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View Diary: Abbreviated Pundit Round-up: Crazy Then, Crazy Now, Crazy Forever Edition (114 comments)

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  •  Absolutely. She's still doing it, with "Barry." (12+ / 0-)

    Whenever there's a lull, she'll be back talking about what a loser he is.  Since most of her columns are about style over substance, she is hard to take seriously when she wakes up--temporarily--to notice that the people she's given a free pass to are dangerous and deadly.  She acts most of the time like a jilted high school mean girl who didn't get invited to the prom, and has to pay back that loser for not being manly enough to suit her.  But this is the real world, and the consequences of supporting the macho bullies means people go hungry, lose their jobs or get killed in a war.

    "It ain't right, Atticus," said Jem. "No, son, it ain't right." --Harper Lee, To Kill a Mockingbird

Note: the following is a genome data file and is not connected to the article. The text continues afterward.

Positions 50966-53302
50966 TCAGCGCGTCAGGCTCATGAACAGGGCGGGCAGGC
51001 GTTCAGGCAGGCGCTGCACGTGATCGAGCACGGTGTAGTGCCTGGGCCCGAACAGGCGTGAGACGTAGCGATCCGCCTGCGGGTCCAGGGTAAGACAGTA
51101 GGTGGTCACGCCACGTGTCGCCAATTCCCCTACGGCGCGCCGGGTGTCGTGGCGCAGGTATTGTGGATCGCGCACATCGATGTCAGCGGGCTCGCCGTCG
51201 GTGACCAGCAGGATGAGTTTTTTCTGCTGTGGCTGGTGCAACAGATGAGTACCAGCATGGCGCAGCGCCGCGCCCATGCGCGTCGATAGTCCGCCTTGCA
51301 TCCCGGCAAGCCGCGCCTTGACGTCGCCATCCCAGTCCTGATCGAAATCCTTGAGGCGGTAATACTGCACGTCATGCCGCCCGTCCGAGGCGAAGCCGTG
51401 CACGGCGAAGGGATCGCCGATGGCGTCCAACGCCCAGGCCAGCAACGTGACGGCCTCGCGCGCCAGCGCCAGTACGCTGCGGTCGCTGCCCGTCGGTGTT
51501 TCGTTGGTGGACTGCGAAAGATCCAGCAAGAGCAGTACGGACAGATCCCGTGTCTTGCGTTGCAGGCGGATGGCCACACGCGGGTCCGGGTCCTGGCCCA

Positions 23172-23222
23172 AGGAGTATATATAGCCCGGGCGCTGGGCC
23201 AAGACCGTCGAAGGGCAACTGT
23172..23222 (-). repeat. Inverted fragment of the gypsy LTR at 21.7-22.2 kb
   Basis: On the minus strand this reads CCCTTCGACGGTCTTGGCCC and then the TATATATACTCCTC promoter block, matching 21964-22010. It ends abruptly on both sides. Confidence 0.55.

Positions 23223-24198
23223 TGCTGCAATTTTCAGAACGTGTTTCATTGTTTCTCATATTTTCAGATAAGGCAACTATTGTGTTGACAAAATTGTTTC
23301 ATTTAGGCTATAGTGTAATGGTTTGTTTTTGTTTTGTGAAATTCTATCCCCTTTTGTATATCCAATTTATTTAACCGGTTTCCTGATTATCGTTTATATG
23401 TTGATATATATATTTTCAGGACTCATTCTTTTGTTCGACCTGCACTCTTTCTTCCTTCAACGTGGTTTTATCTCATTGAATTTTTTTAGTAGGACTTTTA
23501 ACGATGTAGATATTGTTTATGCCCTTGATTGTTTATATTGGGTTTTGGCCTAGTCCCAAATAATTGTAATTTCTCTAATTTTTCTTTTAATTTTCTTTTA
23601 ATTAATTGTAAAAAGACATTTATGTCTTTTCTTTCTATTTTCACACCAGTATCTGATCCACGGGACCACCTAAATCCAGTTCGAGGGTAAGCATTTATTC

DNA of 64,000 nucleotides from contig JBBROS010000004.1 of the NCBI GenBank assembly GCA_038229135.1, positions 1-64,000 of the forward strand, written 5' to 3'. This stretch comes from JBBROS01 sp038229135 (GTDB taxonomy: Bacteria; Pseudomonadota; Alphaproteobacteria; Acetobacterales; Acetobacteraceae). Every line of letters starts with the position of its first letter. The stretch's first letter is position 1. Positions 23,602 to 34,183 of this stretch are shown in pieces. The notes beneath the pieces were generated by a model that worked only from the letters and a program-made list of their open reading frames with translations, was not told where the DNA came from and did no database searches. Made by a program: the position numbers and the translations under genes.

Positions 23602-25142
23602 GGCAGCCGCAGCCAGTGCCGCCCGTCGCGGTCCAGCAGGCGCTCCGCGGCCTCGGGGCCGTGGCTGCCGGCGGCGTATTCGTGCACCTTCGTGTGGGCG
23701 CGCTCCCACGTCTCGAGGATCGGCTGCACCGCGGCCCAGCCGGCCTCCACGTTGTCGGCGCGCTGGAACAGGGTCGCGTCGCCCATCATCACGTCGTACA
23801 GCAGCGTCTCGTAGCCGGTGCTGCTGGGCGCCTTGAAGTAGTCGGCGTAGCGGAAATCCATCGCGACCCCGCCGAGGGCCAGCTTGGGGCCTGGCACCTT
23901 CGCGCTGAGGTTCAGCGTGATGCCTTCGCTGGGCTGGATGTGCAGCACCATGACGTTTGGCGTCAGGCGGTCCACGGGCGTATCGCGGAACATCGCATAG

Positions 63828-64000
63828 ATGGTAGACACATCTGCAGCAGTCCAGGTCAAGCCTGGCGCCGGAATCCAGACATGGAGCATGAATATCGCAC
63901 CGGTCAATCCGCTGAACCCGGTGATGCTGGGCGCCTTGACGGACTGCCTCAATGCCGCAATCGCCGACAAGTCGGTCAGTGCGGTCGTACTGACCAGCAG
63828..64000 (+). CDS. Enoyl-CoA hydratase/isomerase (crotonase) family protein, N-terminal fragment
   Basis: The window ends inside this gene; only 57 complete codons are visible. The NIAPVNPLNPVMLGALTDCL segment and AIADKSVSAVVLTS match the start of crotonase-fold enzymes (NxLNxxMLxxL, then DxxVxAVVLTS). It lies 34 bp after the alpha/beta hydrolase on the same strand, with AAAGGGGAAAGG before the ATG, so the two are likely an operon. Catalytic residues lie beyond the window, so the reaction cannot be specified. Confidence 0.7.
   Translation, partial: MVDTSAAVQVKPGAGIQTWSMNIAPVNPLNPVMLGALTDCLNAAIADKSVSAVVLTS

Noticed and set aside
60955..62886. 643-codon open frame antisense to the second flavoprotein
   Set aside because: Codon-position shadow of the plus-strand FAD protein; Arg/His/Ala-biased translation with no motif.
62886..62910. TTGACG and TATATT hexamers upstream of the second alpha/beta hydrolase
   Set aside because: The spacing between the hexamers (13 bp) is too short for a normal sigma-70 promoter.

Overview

by SottoVoce on Sun Oct 13, 2013 at 06:41:17 AM PDT

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    •  The NY Times has no shame (8+ / 0-)

      They missed out on Watergate so they spent the next 30 years trying to find an equivalent scandal in a Democratic administration.

      The had the clown Safire since 1975 repeatedly printing lies about  Jimmy Carter.  Safire later became a Reagan lapdog pointing that only a coward would send the Delta Force into Iran while only true commander would risk an invasion of Grenada.

      Then came Freeper waterboy Jeff Gerth who printed whatever lies were fed to him.

      Hopefully in ten years, this worthless rag will be no more.

      •  Currently, the newspaper's own editorial (4+ / 0-)

        board has been blunt and unforgiving to the Republican clowns in the House and their dangerous antics.  But that stance is seriously watered down by their syndicated columnists.  Between Dowd and David Brooks and Thomas Friedman, one wonders if these are the brightest lights one could find to grace the pages of the "paper of record."  But worst of all are Bill Keller's occasional columns.  He's such a warmonger, and he gets center stage with a huge amount of space to post his reasonable-sounding apologies for bad policies.

        "It ain't right, Atticus," said Jem. "No, son, it ain't right." --Harper Lee, To Kill a Mockingbird

        by SottoVoce on Sun Oct 13, 2013 at 07:47:12 AM PDT

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